Gareth Pugh: It’s also quite Shock Doctrine-esque – the idea that when something so vast and shocking takes place, for a short time afterwards, people are disoriented and open to new ideas that they wouldn’t necessarily have been open to before. There’s an opening to discuss real systemic change, for better or worse, and what we didn’t want to do was let that moment pass. It’s like: in an era when we’re constantly being told to be suspicious of the ‘other’, the pandemic showed us all that actually as a people we’re hardwired for co-operation and care, no matter our background or beliefs. For so many of us, it was acts of empathy, altruism, and kindness that defined that period. From the sacrifices made to protect the sick and vulnerable, to the mutual aid groups and food banks that sprang up across the country. It was reassuring, the sense that it was saying: we will get through this, because we have each other.
Carson McColl: I agree. And I think for a lot of people that sense of mutual obligation felt very real, perhaps for the first time. It felt personal. And it was the same for us. Like a lot of people, I lost someone very close to me last year, not directly to COVID, but certainly as a consequence of the pandemic, and honestly if it hadn’t been for friends and family rallying around, I don’t know that I would have ever recovered. But it proved to me in the most personal and visceral way that the idea of chosen family is a real thing, and that I couldn’t live without it, which has undoubtedly fed into the creation of This Bright Land. It’s about finding a pathway to meaning and joy amid all of the chaos.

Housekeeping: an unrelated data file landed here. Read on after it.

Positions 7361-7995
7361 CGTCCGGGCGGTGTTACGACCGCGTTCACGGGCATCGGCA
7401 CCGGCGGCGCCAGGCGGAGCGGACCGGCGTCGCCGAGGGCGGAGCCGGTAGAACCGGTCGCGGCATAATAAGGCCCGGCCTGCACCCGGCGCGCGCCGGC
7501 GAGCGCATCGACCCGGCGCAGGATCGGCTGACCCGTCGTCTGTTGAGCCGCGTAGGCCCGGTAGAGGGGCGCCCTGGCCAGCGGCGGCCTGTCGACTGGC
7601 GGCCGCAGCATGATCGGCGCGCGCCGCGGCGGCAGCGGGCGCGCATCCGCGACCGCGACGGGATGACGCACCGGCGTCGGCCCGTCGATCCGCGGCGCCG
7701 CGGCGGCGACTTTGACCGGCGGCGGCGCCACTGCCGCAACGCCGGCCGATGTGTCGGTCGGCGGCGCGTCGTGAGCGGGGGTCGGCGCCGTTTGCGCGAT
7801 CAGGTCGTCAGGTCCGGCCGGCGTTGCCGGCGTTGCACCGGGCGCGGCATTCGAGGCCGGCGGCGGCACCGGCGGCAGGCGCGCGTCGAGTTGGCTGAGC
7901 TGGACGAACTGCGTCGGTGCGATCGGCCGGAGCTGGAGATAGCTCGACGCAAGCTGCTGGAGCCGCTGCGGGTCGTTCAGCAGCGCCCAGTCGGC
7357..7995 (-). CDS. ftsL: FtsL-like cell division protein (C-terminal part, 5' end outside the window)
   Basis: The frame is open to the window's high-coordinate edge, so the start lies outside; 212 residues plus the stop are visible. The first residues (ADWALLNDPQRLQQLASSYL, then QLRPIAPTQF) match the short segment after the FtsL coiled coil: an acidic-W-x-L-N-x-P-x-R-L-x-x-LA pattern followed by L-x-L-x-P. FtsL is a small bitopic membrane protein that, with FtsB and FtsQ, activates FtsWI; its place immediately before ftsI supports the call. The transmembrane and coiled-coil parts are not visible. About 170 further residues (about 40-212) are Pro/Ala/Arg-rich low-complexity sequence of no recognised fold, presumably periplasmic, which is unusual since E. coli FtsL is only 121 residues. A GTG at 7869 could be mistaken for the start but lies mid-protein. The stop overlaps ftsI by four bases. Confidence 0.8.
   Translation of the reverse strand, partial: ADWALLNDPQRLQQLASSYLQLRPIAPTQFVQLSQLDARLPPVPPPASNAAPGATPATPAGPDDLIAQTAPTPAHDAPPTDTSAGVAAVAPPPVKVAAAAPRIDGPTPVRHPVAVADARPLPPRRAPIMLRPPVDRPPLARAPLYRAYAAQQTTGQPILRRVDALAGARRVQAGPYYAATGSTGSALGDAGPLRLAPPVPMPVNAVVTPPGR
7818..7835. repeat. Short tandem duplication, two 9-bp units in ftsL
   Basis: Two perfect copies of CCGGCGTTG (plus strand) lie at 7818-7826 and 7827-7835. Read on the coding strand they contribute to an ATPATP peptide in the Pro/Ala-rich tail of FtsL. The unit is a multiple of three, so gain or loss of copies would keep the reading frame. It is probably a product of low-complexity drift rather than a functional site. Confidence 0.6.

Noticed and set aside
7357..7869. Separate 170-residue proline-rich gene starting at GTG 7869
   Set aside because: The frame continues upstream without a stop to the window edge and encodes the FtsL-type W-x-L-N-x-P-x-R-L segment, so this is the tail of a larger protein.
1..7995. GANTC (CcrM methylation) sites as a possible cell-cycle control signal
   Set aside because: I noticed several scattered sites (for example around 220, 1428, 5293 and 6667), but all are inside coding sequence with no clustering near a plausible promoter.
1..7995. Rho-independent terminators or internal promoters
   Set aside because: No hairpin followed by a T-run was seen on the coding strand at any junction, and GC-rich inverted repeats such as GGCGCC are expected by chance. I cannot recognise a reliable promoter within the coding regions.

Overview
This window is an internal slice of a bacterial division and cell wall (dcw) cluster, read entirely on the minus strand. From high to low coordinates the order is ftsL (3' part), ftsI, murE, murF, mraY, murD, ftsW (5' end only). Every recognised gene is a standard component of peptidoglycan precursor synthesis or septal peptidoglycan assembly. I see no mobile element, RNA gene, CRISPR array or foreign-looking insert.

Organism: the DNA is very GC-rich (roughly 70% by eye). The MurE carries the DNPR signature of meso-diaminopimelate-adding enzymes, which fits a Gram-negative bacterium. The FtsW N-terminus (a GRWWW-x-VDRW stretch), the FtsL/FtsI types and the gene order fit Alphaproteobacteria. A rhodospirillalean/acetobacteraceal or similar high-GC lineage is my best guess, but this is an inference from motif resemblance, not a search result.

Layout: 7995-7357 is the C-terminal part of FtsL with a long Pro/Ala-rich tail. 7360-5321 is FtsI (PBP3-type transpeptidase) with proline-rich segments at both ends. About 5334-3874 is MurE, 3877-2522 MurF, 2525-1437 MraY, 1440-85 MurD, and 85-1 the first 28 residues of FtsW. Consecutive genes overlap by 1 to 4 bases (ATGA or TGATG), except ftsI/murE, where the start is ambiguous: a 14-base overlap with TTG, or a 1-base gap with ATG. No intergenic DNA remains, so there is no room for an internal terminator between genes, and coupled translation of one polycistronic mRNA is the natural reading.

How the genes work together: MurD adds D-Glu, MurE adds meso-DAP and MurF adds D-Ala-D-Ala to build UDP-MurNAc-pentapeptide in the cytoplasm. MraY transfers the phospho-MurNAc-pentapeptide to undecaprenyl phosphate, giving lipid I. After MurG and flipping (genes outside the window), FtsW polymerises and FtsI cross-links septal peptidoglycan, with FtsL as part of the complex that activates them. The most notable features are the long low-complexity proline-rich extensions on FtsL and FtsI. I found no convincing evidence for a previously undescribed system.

What do you hope that first-time visitors will take away from This Bright Land?
Carson McColl: For me, it all comes back to that Alice Walker quote: “The most common way people give up their power is by thinking they don't have any.” That’s definitely something we want to address with this project. Yes, we want to bring happiness to people, and create a space for joy and fun and shared experience, but we also want to bring stories about radical care and allyship to a mainstream audience. This is why our programme of talks and workshops is going to be central to the success of the project. It’s about creating a space that reminds people of their power and that no matter how bad things may seem right now, that the future is ours to invent.
Gareth Pugh: It’s about hope. Of course we want people to come to Somerset House and have an amazing time, and escape from the world for a bit, but this isn’t necessarily about checking out, or denying the reality of the world. It doesn’t take much to appreciate how truly bleak it is out there… this isn’t about denying any of that. Instead, it’s about creating a space where we can come together and look at each other, and collective issues we face, with fresh eyes.
Carson McColl: One of the biggest things we want to tackle with this project is a sense of pessimism and hopelessness that’s in the air. In every pitch we’ve made in putting all this together, it always comes back to that. To the idea that offering a sense of hope in a dark time isn’t naive or idealistic. It’s leadership. It’s necessary. And just to be clear, when we talk about leadership, this is not about us leading. This Bright Land is about resourcing grassroots communities and emerging creative talent in a real and meaningful way, from the ground up, then stepping back and holding space for them to flourish.
This Bright Land will run at Somerset House throughout August 2022.